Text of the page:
And hey, you think that's bad? Perl 5 has like 129 operators at like 24 levels of precedence.

You may well ask: is there something that can save us from this insanity?

Yes, there is. In this document I will describe Hev, a novel, nay, innovative, nay, radical, nay, revolutionary, nay, totally gnarly new programming language which provides the infix you love with an unlimited number of operator precedence levels and absolutely no need for parentheses or memorization!

Sound too good to be true...? Read on!


Hev's breathtaking syntactic slight-of-hand is accomplished by a synergistic combination of two features:

  • Have an unbounded number of infix binary operators.
  • Make precedence explicit.

To fit this bill, all we need is a single syntactic construct that can explicitly express an unbounded number of discrete operators, and at the same time, their precedence.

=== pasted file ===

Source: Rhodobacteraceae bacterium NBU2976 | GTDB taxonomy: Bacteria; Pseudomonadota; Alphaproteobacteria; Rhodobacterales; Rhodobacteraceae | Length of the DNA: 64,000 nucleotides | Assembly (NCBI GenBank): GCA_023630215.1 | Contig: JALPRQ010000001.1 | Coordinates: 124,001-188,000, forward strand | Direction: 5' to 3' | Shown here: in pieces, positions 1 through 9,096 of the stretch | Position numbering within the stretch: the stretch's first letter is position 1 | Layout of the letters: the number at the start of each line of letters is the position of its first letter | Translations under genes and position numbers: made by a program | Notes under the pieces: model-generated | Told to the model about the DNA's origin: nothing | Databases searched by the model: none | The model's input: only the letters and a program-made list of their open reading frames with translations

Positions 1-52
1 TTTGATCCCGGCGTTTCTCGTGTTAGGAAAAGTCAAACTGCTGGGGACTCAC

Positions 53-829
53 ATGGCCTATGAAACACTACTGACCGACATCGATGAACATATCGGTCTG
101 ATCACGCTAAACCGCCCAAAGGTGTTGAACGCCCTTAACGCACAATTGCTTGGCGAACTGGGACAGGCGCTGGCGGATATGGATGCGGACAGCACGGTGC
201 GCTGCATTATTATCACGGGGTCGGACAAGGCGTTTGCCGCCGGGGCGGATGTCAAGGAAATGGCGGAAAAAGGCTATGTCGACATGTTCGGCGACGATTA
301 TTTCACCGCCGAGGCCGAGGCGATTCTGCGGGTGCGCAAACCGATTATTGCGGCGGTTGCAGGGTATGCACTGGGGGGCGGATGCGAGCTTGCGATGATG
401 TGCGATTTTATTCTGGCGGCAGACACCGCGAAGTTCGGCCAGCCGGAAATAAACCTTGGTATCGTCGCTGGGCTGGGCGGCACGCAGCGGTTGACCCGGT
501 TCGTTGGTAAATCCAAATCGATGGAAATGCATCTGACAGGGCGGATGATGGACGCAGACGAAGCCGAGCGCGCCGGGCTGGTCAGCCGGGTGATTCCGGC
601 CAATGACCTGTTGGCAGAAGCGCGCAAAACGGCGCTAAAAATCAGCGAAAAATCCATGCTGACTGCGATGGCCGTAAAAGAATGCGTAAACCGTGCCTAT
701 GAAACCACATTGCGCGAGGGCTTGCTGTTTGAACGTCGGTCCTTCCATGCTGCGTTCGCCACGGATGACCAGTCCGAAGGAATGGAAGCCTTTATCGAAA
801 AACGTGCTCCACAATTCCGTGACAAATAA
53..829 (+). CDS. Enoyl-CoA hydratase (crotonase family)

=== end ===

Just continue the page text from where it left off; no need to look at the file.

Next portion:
Well, I chose integers.

Positive integers, to be precise. So 3 is an infix operator. So is 15, and it has a higher precedence than 3. So is 514229, and it has an even higher precedence than 15, but lower than 25852016738884976640000. See how easy it is? I can just name two operators at random, and you can tell me which one has the higher precedence without a second thought!

Oh, but what good are operators if they don't have anything to operate on? We need values, too. And since we have an unbounded number of operators, there's a certain sense to having only a bounded number of values.